First Century Temple Stairs Uncovered -- By: Anonymous
BSP 1:3 (Summer 1972) p. 77
First Century Temple Stairs Uncovered
The temple that stood in Jerusalem in Jesus’ day, the so called “Third Temple” or “Herod’s Temple”, was built by the Roman ruler Herod the Great. Work on the temple started in 20 B.C. and reached its final completion in A.D. 64, just six years before the Roman armies destroyed Jerusalem.
BSP 1:3 (Summer 1972) p. 78
Professor Binjamin Mazar of the Hebrew University has been conducting excavations in the vicinity of the Temple Mount since 1968. (The Temple Mount is the large built-up platform on which the temple rested.) One of the more significant finds in 1971 was that of a flight of stairs leading up to one of the two Hulda Gates in the southern wall of the Temple Mount enclosure. Professor Mazar dated the stairs to the first century. The location of the Hulda Gates is marked today by the Double and Triple Gates, both of which are sealed.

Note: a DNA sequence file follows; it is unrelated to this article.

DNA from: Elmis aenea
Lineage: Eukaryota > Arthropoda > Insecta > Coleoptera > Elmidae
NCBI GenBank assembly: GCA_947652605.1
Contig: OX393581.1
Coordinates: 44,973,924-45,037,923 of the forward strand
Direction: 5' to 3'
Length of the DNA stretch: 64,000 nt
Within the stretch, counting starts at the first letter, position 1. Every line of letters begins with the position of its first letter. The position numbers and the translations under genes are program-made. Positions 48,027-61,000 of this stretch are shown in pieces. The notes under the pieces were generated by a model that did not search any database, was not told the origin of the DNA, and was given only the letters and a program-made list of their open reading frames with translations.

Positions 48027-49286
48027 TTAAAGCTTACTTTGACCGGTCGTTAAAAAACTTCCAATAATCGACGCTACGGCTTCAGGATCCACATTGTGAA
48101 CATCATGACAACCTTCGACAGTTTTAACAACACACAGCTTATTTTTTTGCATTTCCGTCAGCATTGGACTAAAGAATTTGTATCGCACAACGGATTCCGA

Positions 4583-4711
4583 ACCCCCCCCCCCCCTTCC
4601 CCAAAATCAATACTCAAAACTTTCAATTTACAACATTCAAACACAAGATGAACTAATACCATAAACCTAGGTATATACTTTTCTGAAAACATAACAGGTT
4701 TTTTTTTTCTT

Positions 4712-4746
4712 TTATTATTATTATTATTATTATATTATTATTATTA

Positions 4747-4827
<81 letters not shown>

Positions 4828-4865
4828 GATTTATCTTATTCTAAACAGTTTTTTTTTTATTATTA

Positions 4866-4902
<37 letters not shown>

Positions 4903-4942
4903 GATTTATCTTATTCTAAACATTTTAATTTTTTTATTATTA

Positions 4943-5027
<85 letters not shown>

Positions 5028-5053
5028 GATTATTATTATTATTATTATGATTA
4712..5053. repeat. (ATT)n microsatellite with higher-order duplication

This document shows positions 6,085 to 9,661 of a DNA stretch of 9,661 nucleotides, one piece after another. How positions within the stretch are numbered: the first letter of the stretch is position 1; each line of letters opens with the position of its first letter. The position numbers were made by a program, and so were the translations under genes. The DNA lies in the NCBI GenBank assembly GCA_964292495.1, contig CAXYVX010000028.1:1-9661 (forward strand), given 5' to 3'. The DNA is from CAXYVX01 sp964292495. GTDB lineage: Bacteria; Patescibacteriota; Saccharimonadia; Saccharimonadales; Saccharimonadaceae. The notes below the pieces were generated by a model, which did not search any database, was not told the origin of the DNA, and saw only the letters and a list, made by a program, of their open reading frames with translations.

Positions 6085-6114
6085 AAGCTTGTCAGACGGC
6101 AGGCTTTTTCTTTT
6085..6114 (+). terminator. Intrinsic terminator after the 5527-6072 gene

Neither the stairs nor the Hulda Gates, are specifically mentioned in the New Testament. Since these stairs were used by pilgrims going up to the Temple, however, it is possible that Jesus and His Disciples used them. The only parts of the Temple mentioned specifically in the New Testament are the Beautiful Gate and Solomon’s Porch (Acts 3:2, 10, 11; 5:12; John 10:23).
Beneath the Double Gates the archaeologists found a tunnel cut through the rock underlying the Temple Mount. It is believed that the priests gained entrance to the Temple through this tunnel, rather than using the Hulda Gates. The tunnel, uncovered to a length of 22 feet, is high enough for a man to stand in and is two feet wide. It has soot-blackened niches on either side where oil lamps once burned.
Fresco and stucco fragments have been found below the gates. The fragments are part of the decorative reliefs that once adorned the gates and the upper part of the basilica that stood at the southern end of the Temple Mount. Coins and pottery of the Herodian period were also found in the area.
It is interesting to note that none of the beautiful fresco carvings found depict animal or human figures. Floral and geometrical patterns are the only motifs used. The Jews were very careful not to transgress the second commandment prohibiting the making of images (Exodus 20:4). The frescos exhibit a high quality of workmanship and the stones in the stairs a...
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